The motto, ‘The past we inherit, the future we build’, taken from the building itself, perfectly summed up their vision

Theirs was passionate advocacy of a different, but equally inspirational kind, led by CEO Nick Malyan and his colleagues. 

The motto, ‘The past we inherit, the future we build’, taken from the building itself, perfectly summed up their vision; the link to Amersham, a community-based band that has already achieved great success in just that was entirely appropriate in their afternoon session led by Paul Fisher and Emma Hill. 


Contemporary music discussions were led by David Thornton

Programming contemporary music

Earlier, Dr David Thornton led a panel comprising composer and publisher Andrew Baker, Beth Wells, Interim Director of the BBC Philharmonic Orchestra, and composer Liz Lane, in exploring the challenges posed by programming contemporary music – a topic that in reality deserved to be given more than just 45 minutes of informed discussion.

An essential area of future ambition in a multitude of ways, it would have been wonderful to have been able to expand on the articulate opinions expressed by both the panel and delegates. 

An essential area of future ambition in a multitude of ways, it would have been wonderful to have been able to expand on the articulate opinions expressed by both the panel and delegates. 

The right trousers

Although the music to the Aardman ‘Wallace & Gromit’ films may not have been touched on there, the brilliant opportunity that can arise in putting on a brass band led production of their classic ‘The Wrong Trousers’ (as well as the equally iconic Christmas favourite, ‘The Snowman’) was presented by James Parkinson. 

This was fascinating – and a thoroughly essential guide to how ambition meets reality.


Getting it right for the Wrong Trousers (Image copyright: Aardman Productions)

Practice, practice, practice

James, who plays with the WFEL Fairey Band and is a technical producer for the BBC, touched on every aspect of putting on productions which are now available for hire.

From licences to pram parks, click tracks and band scores to video projectors and bottom line profits – he covered it all. 

From licences to pram parks, click tracks and band scores to video projectors and bottom line profits – he covered it all. 

The potential was clear, but so too was his insistence that only a professional approach to “practice, practice, practice” before putting your trousers on so to speak, would pay off.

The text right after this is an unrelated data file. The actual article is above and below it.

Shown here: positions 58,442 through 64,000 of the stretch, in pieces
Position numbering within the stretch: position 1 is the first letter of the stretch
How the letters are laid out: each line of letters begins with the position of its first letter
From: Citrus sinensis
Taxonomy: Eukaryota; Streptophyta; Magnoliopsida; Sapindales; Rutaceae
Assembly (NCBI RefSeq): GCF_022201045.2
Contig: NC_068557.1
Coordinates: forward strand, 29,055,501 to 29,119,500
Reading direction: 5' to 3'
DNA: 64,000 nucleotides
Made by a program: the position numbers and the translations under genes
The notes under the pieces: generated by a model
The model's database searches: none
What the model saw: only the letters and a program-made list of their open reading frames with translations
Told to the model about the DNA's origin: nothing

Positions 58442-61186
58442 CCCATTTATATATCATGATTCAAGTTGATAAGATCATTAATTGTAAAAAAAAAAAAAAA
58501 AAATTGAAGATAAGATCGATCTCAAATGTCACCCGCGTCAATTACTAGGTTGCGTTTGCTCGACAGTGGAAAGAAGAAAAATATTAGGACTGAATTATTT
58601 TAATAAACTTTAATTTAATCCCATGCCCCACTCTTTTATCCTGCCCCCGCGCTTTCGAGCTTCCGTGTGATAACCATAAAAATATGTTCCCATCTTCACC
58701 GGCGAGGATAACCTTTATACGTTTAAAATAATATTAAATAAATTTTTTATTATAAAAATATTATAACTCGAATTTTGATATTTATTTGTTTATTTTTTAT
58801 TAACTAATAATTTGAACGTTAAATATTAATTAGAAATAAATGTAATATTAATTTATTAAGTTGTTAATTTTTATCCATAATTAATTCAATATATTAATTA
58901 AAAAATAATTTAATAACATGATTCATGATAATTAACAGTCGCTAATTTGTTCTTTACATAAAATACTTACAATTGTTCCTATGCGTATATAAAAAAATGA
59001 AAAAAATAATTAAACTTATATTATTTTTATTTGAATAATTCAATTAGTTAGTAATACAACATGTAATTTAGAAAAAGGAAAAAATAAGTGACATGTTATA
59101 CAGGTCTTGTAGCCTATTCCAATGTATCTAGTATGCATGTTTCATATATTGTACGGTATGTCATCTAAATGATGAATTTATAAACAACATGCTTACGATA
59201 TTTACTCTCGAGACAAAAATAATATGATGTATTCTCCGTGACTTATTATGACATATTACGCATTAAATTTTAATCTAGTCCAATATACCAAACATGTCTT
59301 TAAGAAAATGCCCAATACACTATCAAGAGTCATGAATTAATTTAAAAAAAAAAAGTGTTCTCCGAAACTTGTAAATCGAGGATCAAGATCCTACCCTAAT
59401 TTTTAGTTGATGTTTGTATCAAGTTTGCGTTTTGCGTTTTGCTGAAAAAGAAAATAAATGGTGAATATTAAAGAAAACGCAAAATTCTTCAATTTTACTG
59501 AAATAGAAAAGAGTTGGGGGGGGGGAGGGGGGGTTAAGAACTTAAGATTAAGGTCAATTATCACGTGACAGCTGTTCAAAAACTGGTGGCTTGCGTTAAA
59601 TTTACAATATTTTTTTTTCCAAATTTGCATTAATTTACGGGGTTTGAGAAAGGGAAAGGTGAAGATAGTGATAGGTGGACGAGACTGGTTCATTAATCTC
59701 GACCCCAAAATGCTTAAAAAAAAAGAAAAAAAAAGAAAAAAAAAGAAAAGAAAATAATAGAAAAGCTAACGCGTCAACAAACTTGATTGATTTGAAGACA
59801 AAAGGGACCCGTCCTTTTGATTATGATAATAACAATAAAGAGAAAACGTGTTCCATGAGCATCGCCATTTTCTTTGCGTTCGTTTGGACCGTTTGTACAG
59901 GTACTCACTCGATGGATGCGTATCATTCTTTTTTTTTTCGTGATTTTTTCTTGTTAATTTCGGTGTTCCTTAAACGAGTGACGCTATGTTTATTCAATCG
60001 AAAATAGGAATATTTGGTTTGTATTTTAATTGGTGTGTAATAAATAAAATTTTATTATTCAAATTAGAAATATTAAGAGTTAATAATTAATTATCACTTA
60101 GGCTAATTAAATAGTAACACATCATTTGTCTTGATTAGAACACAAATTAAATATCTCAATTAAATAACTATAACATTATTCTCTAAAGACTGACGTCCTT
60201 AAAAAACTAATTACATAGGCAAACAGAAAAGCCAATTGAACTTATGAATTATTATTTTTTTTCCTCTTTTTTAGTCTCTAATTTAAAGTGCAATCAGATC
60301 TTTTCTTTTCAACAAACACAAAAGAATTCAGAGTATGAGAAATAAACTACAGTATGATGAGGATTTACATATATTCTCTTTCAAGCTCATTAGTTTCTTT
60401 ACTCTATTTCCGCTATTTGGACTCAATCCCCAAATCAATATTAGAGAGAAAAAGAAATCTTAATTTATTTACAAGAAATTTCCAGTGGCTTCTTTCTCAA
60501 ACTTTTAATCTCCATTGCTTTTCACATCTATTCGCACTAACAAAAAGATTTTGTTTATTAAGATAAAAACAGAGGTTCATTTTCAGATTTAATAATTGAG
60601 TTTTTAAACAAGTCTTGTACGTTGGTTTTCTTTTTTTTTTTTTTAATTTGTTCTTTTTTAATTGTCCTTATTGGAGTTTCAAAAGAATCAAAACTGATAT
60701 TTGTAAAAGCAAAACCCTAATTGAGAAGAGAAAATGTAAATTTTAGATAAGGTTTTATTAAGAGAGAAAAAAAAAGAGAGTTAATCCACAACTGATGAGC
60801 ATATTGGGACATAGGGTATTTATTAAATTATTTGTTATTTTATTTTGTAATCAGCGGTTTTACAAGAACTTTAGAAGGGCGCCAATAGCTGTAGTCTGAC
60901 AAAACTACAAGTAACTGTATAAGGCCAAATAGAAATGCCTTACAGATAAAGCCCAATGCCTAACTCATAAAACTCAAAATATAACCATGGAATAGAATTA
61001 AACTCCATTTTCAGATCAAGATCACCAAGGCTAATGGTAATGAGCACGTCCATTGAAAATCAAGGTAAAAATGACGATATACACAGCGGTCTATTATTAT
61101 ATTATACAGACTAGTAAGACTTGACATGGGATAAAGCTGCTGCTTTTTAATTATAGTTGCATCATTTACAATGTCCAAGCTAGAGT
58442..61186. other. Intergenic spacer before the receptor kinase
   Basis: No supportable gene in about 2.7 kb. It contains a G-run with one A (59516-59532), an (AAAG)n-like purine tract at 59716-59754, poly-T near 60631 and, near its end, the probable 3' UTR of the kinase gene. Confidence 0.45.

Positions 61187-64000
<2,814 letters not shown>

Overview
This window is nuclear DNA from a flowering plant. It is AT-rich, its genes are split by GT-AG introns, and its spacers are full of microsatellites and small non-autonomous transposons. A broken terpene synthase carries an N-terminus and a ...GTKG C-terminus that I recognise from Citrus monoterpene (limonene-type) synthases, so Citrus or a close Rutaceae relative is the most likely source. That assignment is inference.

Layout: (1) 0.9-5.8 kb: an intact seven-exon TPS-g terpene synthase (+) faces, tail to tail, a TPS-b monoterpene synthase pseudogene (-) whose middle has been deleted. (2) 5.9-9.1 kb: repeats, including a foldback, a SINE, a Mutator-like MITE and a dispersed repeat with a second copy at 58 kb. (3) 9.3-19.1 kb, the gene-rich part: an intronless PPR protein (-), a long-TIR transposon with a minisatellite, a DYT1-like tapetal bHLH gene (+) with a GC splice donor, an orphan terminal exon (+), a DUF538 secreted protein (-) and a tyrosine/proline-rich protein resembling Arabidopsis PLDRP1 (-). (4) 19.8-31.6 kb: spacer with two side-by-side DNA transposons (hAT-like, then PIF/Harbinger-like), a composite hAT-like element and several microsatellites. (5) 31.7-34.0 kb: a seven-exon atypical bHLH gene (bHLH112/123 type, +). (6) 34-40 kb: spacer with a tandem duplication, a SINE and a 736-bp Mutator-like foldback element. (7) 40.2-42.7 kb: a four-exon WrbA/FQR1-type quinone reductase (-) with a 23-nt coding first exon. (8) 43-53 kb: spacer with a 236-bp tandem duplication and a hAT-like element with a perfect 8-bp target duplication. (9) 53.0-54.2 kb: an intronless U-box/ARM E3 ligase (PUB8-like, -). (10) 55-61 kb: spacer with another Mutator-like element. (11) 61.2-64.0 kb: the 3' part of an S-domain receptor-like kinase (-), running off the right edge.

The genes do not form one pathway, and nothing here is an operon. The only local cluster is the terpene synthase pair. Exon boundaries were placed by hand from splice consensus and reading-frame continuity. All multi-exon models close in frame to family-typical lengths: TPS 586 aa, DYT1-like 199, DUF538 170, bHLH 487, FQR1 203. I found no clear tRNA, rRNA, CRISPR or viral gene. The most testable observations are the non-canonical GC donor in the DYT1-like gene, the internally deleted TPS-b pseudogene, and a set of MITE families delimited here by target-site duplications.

(Image copyright: Gavin Joynt)

Archives

The University of Huddersfield provided an ideal host venue - more so as it allowed delegates to visit the Brass Bands Archive now housed at Heritage Quay on the campus site.  

A great deal of work has already been undertaken in cataloguing music and memorabilia, with much more in the pipeline. 

And whilst its significance is only just being realised the potential for it to become a vital research outlet is marked.  The expertise of Arnold Meyers, who gave a presentation on brass instruments and their development should hopefully be part of that too.


Becky Lund's prize winning work was performed by the Hepworth Band (Image copyright: Gavin Joynt)

Past, present and future

Music past, present and future was also featured through the performance of the Hepworth Band conducted by Ryan Watkins. The past came in the form of what was surely a 21st century premiere in ‘Gems of Sullivan No.3’  – the score and parts of which are held at the Brass Band Archive.

‘Tessellations’ was an accomplished work by a composer well worth listening out for again.

It was reminder of an era long past (it was used at the 1901 National Championships) – highlights of the Savoy operettas that in the same way as ‘Wallace and Gromit’ offered entertaining escapism.  

Meanwhile, the present came with a neat touch of Peter Graham, whilst the future was highlighted by a short concert work by 23-year old Becky Lund, the 2023 Newmoon Insurance Young Composer Competition winner. ‘Tessellations’ was an accomplished work by a composer well worth listening out for again.


The BBE Award winners take their bow (Image copyright: Gavin Joynt)

Award winners

There was also time for the BBE Annual Awards, which were presented to Louise Renshaw (Brass Band Conductor of the Year); 'Bandamonium' and Hatherleigh Silver Band (Band Project of the Year); Ann Headworth (Outstanding Contribution); Colin Dye (Outstanding Contribution runner-up); Elise Hale (Young Bandsperson); Graham Helm (Services to Youth) and Phillip McCann (Lifetime Achievement).

The day ended with an engaging panel discussion on ‘what does the future of banding hold’ – neatly summed up by the panel members as one that should embrace radicalism, bravery, cooperation and innovation

Worthwhile coda

The day ended with an engaging panel discussion on ‘what does the future of banding hold’ – neatly summed up by the panel members as one that should embrace radicalism, bravery, cooperation and innovation, before BBE Chairperson Mike Kilroy rounded things off with a coda reiteration of the heritage and innovation theme.

It was one well worth repeating at the end of a day of collective Brass Bands England confidence in their future ambitions.

Iwan Fox

(Image copyrights: All images protected - only to be published with permission)
https://gavinjoynt.co.uk/